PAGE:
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Nokia sees end to troubles in sight

Nokia’s profits may have plunged 90%, but analysts believe a slow recovery is imminent

Nokia’s profits fell 90% in the first quarter of 2009 to 122 million euros ($160 million) down from 1.22 billion euros year-over-year, but the worst may have passed for the global handset leader. Analysts said that Nokia started to return to stability in the midpoint of the first quarter with business solid through March, and while it will take time, a turnaround is imminent.

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Despite the fact that Nokia sold 93.2 million handsets in the first quarter, down 19% year-over-year and 18% from the previous quarter, Mark Sue, analyst at RBC Capital Markets, echoed other industry observers in maintaining hope for the handset maker. He said that 2009’s first quarter represents the bottom for devices’ operating margins and that, while the outlook is still challenging, the rate of decline appears to be slowing and the demand picture is more predictable for the second quarter.

“Scale and distribution remains Nokia's strength,” Sue said in a research note. “Cash from operations was a healthy 276 million euros. Nokia is expanding Ovi and application support, making progress with smartphones while maintaining op ex discipline.”

Nokia’s CEO Olli-Pekka Kallasvuo attributed the poor quarter to operators and distributors plowing through their inventories but said they have since used the majority of their reserve devices, which will lead to lower volatility in the second quarter. While projections of end demand remain unclear, he said, he is encouraged that the market is no longer falling in an uncontrolled manner.

“The utility that handsets provide has not disappeared; it has caused some to trade down,” Kallasvuo said on today’s earnings call. “With our portfolio of lower-end devices, Nokia can meet this need in a way some of our competitors cannot. Also, Internet services are improving the experience at the high-end of the market…Nokia is starting to make great progress in delivering solutions that consumers like.”

Most importantly, Kallasvuo added, Nokia is starting to get good at combining handsets with services. With the launch of Ovi on the N97 in June, it will be able to drive its device and services combo strategy across its handsets with a focus on adding a social dimension to the Internet, he said.

“[The N97] will be a meaningful contribution to the top and bottom line in Q2 as well,” Kallasvuo said. “The product will be in full volumes in Q3. Can it reach the million mark for monthly volumes? Yes, of course, because of the pricing. We have maximized the net sales and bottom-line impact.”

Along the services vein, Nokia also outlined the innovation it has brought to location-based services through Navteq, which had sales of 132 million euros ($174 million), down 36% from the previous quarter. In the first quarter, Nokia introduced Point & Find, which combines image recognition with GPS to let users point their phone at physical objects and pull up related information and services on the Internet.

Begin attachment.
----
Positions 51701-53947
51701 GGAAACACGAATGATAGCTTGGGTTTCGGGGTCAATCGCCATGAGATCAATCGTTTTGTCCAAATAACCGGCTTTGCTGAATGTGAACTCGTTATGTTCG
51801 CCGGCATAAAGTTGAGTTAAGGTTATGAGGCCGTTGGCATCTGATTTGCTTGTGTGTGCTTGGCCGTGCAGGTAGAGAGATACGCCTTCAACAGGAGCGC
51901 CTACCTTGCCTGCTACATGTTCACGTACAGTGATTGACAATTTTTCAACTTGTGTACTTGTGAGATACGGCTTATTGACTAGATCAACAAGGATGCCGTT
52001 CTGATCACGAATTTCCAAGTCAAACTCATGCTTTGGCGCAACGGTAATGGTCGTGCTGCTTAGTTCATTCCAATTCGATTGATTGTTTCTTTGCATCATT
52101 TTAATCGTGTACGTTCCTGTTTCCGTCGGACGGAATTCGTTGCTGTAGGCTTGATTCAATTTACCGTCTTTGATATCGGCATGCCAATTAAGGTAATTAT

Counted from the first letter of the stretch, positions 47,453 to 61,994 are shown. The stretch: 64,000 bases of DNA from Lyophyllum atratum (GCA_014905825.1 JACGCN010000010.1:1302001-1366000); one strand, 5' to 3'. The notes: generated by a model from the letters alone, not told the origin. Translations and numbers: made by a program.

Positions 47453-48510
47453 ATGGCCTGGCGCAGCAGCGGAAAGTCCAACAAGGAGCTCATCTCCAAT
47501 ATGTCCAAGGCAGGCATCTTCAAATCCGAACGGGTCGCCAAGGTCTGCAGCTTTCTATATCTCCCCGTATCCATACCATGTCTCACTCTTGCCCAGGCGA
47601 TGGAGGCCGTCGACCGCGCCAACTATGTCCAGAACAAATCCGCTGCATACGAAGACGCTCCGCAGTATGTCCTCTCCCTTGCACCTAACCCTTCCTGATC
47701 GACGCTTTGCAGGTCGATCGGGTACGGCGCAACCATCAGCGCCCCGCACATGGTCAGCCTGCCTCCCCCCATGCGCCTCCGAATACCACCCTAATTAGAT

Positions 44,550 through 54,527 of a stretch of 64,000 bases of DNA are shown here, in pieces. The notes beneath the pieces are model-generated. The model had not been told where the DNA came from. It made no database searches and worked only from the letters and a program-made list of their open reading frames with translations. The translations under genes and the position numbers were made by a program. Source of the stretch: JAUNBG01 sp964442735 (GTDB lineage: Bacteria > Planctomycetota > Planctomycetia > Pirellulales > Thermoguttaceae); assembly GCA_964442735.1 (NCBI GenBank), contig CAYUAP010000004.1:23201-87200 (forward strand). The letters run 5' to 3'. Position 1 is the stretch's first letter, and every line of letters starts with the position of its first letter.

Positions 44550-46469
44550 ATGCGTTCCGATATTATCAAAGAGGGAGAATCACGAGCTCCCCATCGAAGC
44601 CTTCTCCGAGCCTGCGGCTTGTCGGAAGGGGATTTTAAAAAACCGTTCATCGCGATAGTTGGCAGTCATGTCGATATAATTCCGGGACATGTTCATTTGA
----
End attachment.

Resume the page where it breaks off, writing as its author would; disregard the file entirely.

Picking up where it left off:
Rick Simonson, Nokia executive vice president and CFO, said that for the foreseeable future, with the declines in handset sales, Nokia’s services are linked to the handsets as a competitive advantage. But, as it brings out more qwerty and touch smartphones across its portfolio, Nokia plans to use services as a revenue driver.

Nokia has struggled with its smartphone business, especially in the US, where its Nseries hasn’t caught on, but the global handset leader recently inked a carrier smartphone deal with AT&T – its first since 2006, and is pushing forward with its Ovi services strategy. While Nokia’s average selling price fell to 65 euros ($86), down 6% from 71 euros in last year’s fourth quarter and the Nseries delivered lower volumes than Nokia expected in the first quarter, Kallasvuo said he’s confident the platform is moving in the right direction. In the second quarter, the handset maker plans to introduce seven new smartphones across all tiers, with a focus on touch screens, qwerty devices or a combination of both.

The 5800 xpressMusic, Nokia’s first touch-screen device equipped with its unlimited music downloading service Comes With Music, was a bright spot in Nokia’s handset sales, passing the 2.5 million sold milestone in the first quarter. Kallasvuo said it is now selling 5800s at a rate of 1 million per month. Nokia also shipped a record 3.3 million Eseries devices in the quarter, representing 85% year-over-year growth.

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© 2014 Penton Media Inc.

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